Rendering of the original plan for the "King Commercial Center"
Businesses in the Vanport Square development are concerned about plans under consideration to complete the project on the vacant block at Alberta and Martin Luther King Jr. Blvd. with an office and clinic instead of retail. Long envisioned as the cornerstone of the partly-built Vanport Square development, Phase 3 has suffered many delays. Originally intended to be anchored by a new grocery store or 24 Hour Fitness, the Portland Development Commission has struggled to attract a commitment to the project.
At one time, PDC tried to lure a call center to locate in Vanport as retailers shunned the site. Once again, PDC appears to be changing its plan for the project and looking to consider development even if it doesn’t result in retail-based neighborhood center that could bring life back to this stretch of King and survival to the isolated businesses already there.
According to KNA’s Alan Silver who attended the last PDC public meeting to mention the plan:
PDC has been approached by two development teams about Vanport phase 3. One proposal would include the Urban League, medical offices, and commercial; the other team includes Jeff Sackett (one of the developers of Vanport Square), and its proposal includes commercial real estate, including negotiations with an anchor tenant whose identity the team is “not disclosing publicly at this time.”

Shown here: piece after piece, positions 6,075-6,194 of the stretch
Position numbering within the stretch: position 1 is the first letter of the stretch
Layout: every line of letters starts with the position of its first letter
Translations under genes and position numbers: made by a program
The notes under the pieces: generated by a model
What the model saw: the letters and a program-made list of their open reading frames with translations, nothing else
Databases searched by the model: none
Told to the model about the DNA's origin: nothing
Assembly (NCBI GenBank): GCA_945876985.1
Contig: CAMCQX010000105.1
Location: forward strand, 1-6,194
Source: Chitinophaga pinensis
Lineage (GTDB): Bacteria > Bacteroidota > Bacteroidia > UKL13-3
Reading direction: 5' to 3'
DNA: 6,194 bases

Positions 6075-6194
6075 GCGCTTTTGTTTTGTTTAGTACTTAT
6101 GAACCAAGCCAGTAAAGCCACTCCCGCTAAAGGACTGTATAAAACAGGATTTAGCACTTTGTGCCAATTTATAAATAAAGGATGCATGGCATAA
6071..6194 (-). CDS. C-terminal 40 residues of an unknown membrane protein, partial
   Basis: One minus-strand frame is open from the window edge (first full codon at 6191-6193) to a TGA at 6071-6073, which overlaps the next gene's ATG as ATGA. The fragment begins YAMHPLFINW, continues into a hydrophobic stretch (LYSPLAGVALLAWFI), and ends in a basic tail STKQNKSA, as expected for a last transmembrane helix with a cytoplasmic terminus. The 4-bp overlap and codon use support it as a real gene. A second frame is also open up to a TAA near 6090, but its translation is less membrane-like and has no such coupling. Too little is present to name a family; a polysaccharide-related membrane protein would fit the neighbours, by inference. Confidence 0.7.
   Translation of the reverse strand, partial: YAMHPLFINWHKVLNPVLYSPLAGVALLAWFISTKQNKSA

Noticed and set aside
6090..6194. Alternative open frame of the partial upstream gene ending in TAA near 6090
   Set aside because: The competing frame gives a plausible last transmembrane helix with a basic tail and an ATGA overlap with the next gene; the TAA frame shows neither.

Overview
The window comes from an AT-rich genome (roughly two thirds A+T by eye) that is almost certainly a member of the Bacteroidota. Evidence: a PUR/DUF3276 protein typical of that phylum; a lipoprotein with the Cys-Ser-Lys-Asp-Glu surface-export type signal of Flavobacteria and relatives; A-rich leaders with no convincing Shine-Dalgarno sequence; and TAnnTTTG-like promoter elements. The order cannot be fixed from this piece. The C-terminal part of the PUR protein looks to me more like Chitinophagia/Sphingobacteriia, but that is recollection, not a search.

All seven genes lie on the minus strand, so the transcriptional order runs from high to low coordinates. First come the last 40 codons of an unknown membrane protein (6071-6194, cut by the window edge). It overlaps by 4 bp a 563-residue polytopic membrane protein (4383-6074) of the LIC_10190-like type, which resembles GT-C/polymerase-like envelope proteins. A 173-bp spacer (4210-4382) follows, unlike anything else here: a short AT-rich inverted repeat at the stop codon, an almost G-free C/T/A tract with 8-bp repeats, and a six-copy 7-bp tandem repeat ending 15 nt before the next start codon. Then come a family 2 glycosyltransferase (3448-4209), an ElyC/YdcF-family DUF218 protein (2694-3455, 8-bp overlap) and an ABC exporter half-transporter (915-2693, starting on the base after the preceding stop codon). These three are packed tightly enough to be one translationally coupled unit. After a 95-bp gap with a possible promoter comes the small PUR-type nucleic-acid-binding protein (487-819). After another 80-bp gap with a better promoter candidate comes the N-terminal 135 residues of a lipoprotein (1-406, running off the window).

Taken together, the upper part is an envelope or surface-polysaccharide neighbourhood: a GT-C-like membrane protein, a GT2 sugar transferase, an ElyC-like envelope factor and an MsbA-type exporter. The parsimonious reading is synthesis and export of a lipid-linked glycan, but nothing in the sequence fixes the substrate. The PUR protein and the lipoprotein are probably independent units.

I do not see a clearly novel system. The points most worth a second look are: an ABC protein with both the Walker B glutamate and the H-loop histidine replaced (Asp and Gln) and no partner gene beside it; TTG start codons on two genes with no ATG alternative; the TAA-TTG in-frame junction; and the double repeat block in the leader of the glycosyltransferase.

The PDC is ‘gathering information’ on these two proposals at present. It expects to have no funds available to aid developers of Vanport phase 3, who will have to rely entirely on private financing to complete construction.
Vanport Square, aka the King Commercial Center, is the keystone in the future of Martin Luther King Jr. Blvd. in the King Neighborhood. Without the original long-term vision being realized, King’s center could be resigned to many years of low property values in a district that does not create a pedestrian friendly environment. Martin Luther King Jr. Blvd. and Vanport is caught in a “catch 22” situation where a lack of businesses fails to attact foot traffic. Lack of foot traffic fails to attract businesses. If a proposal is accepted that is not retail based at the street level, the long sought-after connection between the existing Vanport development and the Alberta corridor will not be fulfilled.
The Portland Development Commission has scheduled two informational meetings held December 21, 2010 for Vanport Project Advisory Committee (PAC) members and Vanport Square business owners. A morning meeting will be held to accommodate Vanport Square businesses and an evening meeting will be targeted to PAC members.
The purpose of the informational meetings is to outline the developer selection process and to clarify the role of the PAC in the selection process. As this meeting is scheduled only a few days after the developer’s submissions are due, PDC says they won’t be able to answer a lot of questions about the specific projects; however, they will schedule future meetings as their process develops.